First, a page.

Crime, Violence, Discipline, and Safety in U.S. Public Schools: Findings from the School Survey on Crime and Safety 2003-04 [open pdf - 606KB]
"This report presents findings on crime and violence in regular public schools1 in the United States, using data from the 2003-04 School Survey on Crime and Safety (SSOCS:2004). First administered in the 1999-2000 school year, SSOCS provides information about school crime-related topics from the perspective of school administrators. Developed by the National Center for Education Statistics (NCES) and supported by the Office of Safe and Drug-Free Schools, SSOCS asks public school principals about the frequency of criminal incidents in their schools, such as physical attacks, robberies, and thefts. Portions of this survey also focus on school programs, disciplinary actions, and the policies implemented to prevent and reduce crime in schools. SSOCS:2004 is based on a nationally representative stratified random sample of 3,743 U.S. public schools. Questionnaires were mailed to principals on March 1, 2004, and data collection continued through June 4, 2004. A total of 2,772 public primary, middle, high, and combined schools provided useable questionnaires leading to an unweighted response rate of approximately 75 percent. When the responding schools were weighted to account for their original sampling probabilities, the response rate increased to approximately 77 percent. A nonresponse bias analysis was performed because the weighted response weight was less than 85 percent. For more information about the methodology and design of SSOCS, including the results of the nonresponse bias analysis, please see the Methodology and Technical Notes in appendix B of this report."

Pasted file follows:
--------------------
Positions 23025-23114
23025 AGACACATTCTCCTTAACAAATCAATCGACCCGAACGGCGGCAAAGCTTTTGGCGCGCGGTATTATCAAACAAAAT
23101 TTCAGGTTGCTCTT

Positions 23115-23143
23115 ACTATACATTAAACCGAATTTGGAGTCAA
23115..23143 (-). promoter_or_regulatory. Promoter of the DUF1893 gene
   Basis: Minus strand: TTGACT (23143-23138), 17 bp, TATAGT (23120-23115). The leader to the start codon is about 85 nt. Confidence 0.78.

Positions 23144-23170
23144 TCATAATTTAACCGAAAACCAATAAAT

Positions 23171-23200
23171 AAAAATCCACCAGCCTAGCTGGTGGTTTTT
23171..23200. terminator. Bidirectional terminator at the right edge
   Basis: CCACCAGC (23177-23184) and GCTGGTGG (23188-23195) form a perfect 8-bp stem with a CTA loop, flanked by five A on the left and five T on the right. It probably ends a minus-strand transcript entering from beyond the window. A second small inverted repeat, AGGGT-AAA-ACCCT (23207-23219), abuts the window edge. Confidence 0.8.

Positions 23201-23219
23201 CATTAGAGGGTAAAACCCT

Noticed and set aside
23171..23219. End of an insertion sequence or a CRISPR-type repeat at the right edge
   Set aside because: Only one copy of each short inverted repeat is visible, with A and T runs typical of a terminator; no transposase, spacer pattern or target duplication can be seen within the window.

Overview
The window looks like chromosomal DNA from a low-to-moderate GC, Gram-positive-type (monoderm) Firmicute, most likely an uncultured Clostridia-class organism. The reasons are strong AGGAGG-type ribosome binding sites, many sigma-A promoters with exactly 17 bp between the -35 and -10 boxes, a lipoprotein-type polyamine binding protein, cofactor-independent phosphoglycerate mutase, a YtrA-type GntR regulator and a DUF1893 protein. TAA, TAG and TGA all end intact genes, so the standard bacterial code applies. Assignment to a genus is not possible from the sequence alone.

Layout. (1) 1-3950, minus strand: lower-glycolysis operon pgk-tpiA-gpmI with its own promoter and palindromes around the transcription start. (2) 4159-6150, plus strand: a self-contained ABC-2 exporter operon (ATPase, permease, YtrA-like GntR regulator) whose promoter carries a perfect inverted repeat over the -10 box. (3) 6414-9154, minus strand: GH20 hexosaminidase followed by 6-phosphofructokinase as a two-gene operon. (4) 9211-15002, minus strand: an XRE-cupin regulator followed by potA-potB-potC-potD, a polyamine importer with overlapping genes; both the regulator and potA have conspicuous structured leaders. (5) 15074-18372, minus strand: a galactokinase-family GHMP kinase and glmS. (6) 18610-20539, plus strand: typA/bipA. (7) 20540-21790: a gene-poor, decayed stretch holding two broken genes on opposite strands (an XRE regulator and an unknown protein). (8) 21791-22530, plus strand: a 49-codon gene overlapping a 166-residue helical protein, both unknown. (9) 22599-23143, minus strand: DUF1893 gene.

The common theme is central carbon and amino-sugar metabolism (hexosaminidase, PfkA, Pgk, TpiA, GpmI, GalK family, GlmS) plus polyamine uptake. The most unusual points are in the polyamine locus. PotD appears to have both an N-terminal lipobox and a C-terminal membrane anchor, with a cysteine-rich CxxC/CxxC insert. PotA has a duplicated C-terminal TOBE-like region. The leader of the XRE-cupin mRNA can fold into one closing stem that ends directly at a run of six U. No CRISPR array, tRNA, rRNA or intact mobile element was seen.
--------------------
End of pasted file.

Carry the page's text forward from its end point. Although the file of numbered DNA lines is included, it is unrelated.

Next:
National Center for Education Statistics, NCES 2007-302